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In most datasheets, I see a typical table which shows that ESR of ceramic capacitor changes with frequency. I understand that impedance of every kind of capacitor must have a minimum due to its inevitable serial inductance. But I don't understand why its ohmic resistance changes as well. Can you please explain this?

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2 Answers 2

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ESR isn't necessarily physically a resistor in series with a capacitor. It's whatever resistor value gives the best approximation to the behavior of the capacitor when it's modeled with a series combination of ideal C, R, and L elements.

Since the resistor is the only one of those elements that causes power to be absorbed by the device, the ESR generally accounts for all the different power loss mechanisms in the device. This includes not just the resistive loss in the leads and terminals, but also the conductive loss in the dielectric.

As to why the ESR(f) curve has that particular shape, the increase at high frequencies is likely actually due to the lead resistance increasing due to skin effect. I can't explain the low frequency increase off the top of my head. My best guess is just that the ESR has to increase to model losses that actually come from a different mechanism (like dielectric loss).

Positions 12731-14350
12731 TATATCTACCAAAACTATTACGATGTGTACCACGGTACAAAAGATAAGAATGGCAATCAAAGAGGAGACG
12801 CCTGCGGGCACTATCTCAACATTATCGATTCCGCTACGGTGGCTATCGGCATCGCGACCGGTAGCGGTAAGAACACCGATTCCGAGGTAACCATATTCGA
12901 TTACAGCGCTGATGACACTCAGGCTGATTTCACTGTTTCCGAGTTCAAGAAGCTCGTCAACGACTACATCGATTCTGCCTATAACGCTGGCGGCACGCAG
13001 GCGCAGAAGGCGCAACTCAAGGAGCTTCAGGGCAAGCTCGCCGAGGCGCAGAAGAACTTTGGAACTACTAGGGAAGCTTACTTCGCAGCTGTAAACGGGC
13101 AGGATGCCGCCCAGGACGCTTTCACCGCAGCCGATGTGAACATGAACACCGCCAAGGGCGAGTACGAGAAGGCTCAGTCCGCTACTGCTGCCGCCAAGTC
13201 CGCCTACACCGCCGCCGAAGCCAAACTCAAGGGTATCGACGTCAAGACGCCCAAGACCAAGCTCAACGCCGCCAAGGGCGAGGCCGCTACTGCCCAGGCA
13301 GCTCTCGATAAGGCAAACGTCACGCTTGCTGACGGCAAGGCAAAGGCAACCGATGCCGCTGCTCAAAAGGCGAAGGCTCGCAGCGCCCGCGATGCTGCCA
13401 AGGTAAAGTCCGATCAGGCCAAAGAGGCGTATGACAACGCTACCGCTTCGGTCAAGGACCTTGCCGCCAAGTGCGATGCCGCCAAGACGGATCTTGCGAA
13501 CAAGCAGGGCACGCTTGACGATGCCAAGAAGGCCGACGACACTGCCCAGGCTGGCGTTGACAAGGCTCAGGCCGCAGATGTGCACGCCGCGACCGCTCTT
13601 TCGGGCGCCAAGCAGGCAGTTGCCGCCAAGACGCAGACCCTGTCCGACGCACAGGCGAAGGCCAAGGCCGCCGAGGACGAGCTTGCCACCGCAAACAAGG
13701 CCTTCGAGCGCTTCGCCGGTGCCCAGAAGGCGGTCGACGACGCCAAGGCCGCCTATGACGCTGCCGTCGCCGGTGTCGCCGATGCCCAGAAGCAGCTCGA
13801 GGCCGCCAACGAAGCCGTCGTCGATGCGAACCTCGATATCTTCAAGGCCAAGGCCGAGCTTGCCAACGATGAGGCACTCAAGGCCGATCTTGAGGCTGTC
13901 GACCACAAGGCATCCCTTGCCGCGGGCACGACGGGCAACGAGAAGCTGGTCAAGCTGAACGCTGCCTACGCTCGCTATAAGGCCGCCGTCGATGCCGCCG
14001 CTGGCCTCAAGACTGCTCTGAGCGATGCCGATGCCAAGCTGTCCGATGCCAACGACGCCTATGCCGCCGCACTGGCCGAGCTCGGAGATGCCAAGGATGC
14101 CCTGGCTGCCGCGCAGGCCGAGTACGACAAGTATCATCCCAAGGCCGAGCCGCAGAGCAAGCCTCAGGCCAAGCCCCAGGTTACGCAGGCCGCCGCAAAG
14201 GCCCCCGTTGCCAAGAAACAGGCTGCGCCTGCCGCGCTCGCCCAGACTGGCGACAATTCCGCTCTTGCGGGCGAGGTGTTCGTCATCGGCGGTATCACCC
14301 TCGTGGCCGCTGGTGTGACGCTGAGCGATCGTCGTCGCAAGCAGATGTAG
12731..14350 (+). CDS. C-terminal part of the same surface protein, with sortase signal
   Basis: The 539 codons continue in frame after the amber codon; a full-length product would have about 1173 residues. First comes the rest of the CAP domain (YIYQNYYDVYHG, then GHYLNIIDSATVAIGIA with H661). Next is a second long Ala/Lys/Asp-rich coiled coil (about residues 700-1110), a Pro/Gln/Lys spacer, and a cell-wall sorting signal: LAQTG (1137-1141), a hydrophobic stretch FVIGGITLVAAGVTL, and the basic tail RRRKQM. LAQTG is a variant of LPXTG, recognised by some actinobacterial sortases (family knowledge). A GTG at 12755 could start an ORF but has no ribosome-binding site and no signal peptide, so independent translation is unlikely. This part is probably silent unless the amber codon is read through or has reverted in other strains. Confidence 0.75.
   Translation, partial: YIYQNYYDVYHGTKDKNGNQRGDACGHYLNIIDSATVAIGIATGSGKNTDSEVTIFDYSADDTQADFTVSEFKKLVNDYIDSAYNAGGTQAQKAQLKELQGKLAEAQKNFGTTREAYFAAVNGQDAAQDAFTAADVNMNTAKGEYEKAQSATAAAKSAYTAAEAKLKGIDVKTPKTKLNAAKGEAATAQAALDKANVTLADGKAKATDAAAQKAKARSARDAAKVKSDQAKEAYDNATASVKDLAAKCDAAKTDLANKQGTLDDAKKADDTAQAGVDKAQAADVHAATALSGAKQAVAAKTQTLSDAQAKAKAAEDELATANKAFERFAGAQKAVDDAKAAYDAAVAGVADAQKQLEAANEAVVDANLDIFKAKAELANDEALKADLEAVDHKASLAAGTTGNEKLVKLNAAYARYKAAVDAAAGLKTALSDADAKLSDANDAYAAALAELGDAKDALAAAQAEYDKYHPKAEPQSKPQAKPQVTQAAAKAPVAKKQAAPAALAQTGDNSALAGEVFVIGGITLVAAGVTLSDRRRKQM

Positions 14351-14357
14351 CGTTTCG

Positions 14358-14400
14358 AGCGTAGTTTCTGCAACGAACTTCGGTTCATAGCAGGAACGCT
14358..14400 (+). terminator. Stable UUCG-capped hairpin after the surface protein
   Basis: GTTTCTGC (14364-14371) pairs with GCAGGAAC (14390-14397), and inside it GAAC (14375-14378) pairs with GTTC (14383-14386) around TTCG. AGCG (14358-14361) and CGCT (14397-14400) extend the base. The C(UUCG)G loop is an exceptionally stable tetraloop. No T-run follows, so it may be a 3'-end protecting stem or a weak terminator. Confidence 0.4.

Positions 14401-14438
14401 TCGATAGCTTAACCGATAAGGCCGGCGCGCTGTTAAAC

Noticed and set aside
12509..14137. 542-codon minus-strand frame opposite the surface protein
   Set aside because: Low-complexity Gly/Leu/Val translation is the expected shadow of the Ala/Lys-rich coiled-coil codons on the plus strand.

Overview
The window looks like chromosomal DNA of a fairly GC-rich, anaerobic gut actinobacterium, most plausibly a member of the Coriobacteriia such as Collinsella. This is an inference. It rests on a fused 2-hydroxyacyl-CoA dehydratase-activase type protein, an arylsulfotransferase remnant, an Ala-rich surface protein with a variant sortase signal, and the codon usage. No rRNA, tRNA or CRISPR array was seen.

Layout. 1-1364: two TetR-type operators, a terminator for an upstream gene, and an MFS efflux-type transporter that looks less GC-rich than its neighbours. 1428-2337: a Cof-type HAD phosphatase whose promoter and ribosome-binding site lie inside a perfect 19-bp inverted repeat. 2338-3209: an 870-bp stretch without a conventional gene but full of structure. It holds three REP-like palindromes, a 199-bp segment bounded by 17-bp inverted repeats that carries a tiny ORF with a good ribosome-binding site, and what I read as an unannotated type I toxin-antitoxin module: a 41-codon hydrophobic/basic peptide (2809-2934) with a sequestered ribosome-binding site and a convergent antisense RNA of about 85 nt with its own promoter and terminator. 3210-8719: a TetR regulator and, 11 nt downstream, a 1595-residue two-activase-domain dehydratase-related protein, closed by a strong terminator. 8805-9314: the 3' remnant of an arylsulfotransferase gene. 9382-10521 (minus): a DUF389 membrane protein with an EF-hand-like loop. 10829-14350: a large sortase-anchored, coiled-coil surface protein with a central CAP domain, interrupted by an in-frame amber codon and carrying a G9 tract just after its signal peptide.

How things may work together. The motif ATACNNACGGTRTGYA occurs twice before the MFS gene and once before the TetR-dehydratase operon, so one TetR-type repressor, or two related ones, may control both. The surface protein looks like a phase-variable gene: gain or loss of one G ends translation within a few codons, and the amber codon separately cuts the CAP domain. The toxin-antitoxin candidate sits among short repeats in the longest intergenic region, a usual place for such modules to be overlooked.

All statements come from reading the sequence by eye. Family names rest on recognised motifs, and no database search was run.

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The following link sheds some light on explaining why the ESR changes with frequency:

ESR curve

(Source: http://www.murata.com/products/emiconfun/capacitor/2013/02/14/en-20130214-p1)

Low-frequency region: |Z| in regions with a low frequency decreases inversely with frequency, similar to the ideal capacitor. ESR shows a value equivalent to dielectric loss from delay of polarization in the dielectric substance. ...

High-frequency region: In frequency zones even higher than the resonance point, |Z| characteristics are determined by parasitic inductance (L). |Z| in the high-frequency region approaches formula (2) and increases proportionately with frequency. As for ESR, electrode skin effects, proximity effects and other effects begin to appear.

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